A Gaelic Short Film Competition, FilmG, has had a record-breaking amount of entries from Gaelic film-makers across Scotland.

One hundred and three entries were submitted in total, including 23 films to the open category, 75 films made by young people aged 5-18, and five scripts.

The competition is now well-established in schools and with Gaelic speakers and filmmakers across the country, and voting for The People’s Choice Award is open until the end of January.

Shortlists chosen by a panel of media professionals will be announced in January, with the winners announced 14th February.

This year filmmakers were tasked with making films relating to the theme “Treòraich,” which means guide or lead.

Glasgow based independent filmmaker Alice Gordon’s film gives an emotional insight into the life of a vlogger.

Hamish MacLeod, whose documentary film Aig an Oir orThe Edge follows Lochalsh-born climber Kenny Rankin as he takes on a renowned route in Ayrshire, has also entered this year.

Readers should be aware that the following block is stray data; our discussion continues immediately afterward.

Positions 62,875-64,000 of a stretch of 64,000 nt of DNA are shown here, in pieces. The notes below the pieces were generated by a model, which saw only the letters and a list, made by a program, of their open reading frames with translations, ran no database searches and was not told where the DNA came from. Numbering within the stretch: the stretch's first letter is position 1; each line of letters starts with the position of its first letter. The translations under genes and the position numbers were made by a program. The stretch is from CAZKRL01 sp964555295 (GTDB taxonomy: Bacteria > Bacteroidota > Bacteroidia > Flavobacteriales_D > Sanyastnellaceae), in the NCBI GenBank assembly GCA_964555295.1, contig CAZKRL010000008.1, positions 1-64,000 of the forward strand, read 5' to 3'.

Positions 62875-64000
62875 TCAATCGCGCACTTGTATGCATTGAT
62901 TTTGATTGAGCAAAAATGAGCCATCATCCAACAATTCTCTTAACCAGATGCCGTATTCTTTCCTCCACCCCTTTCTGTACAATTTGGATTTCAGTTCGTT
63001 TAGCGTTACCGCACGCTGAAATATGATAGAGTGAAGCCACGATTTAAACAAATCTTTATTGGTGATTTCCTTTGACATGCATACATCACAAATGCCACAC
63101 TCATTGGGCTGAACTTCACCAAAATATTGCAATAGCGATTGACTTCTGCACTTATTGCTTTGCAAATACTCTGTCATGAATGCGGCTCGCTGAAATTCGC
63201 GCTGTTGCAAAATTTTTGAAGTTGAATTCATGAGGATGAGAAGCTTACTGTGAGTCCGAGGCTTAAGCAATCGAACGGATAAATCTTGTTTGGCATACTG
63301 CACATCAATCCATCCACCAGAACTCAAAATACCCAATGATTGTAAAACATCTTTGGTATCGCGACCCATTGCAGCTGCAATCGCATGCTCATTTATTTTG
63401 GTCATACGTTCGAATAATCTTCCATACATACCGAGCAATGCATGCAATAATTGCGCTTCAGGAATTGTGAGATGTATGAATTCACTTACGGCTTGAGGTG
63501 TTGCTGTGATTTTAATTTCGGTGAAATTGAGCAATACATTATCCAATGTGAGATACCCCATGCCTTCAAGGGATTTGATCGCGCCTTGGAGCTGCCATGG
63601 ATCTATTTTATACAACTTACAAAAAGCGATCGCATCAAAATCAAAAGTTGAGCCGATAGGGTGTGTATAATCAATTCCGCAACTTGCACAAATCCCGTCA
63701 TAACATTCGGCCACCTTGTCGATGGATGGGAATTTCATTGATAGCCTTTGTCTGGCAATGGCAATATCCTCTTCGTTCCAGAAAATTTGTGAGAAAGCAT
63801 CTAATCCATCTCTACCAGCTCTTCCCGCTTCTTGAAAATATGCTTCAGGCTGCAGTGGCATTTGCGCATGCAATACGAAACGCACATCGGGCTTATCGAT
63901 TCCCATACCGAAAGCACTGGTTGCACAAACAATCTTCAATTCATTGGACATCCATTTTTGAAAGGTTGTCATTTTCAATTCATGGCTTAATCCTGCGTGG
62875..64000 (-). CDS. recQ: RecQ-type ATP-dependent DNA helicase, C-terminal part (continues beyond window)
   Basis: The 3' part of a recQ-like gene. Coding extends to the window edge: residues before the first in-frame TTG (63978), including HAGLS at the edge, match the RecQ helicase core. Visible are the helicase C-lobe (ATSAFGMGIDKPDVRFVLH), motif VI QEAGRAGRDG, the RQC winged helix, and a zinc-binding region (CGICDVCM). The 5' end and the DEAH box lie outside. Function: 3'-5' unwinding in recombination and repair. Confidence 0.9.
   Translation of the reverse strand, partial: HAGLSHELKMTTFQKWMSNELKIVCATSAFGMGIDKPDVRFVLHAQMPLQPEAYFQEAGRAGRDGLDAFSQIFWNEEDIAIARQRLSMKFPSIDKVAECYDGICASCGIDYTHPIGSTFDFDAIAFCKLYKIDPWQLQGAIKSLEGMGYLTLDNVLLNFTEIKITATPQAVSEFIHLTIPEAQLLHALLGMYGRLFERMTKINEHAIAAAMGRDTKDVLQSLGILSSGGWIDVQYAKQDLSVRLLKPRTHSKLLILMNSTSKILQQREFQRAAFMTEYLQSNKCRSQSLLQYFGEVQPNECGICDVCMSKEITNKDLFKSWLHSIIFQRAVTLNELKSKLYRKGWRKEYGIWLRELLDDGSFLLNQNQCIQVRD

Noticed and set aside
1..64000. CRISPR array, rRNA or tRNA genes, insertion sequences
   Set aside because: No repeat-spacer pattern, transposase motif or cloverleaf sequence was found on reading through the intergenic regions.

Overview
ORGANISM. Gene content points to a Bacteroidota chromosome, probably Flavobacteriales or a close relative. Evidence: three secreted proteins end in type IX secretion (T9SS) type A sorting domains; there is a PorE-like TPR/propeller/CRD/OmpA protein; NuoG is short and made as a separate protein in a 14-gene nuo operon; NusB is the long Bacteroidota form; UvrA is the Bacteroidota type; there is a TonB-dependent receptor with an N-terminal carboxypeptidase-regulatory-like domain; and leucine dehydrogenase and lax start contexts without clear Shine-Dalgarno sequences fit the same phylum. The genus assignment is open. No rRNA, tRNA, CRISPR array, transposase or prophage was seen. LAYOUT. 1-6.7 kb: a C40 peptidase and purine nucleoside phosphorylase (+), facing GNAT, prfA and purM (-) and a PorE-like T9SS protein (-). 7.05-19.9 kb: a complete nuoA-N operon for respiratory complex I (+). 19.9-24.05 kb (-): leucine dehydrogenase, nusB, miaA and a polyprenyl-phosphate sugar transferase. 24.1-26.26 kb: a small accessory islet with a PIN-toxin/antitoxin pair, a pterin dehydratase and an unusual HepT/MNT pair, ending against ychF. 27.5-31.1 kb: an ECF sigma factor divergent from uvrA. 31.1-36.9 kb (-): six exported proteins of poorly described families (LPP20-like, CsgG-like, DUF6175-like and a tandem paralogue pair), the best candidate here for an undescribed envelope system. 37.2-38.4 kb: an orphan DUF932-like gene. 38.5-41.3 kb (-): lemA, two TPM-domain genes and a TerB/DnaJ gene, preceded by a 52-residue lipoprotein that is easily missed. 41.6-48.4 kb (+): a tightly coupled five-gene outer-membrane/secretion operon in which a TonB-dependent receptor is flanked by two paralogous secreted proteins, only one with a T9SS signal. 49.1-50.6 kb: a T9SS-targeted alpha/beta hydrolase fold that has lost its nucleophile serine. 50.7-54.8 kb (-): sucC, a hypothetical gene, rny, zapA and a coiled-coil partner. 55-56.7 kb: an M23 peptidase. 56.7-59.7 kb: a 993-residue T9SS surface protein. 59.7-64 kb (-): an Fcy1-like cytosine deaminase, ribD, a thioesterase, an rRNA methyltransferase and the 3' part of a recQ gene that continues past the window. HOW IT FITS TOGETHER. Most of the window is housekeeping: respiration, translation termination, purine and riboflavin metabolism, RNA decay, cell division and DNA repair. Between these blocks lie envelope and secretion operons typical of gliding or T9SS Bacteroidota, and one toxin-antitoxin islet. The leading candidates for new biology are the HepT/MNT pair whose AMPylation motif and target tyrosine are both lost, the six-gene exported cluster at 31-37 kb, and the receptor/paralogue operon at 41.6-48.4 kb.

Glendale Gaelic School on Glasgow’s South Side took part following a year’s break from the competition.

Their entry sees the main character look back to explore what it takes to be a good leader.

Eilidh Rankin, FilmG Project Manager, said:

“It’s been a joy to go through this year’s entries. We are delighted to see numbers growing year on year – a sign that the competition is increasing in popularity.

“It’s also really exciting to see such a breadth of topics and genres being covered, and the overall quality of the films is so high.

“It’s great to see familiar faces returning to our screens, as well as new talent coming to the fore.”

Project Funders MG ALBA were also delighted at the standard of entries, Communications

Manager Murdo MacSween said:

“It’s great that FilmG continues to grow and it’s really inspiring to see funny, dramatic, fascinating content made in Gaelic with such enthusiasm.

“FilmG is a fantastic route to get noticed and to lay a marker for the future and as an industry it’s encouraging to see so many come through FilmG to a career in Gaelic media.”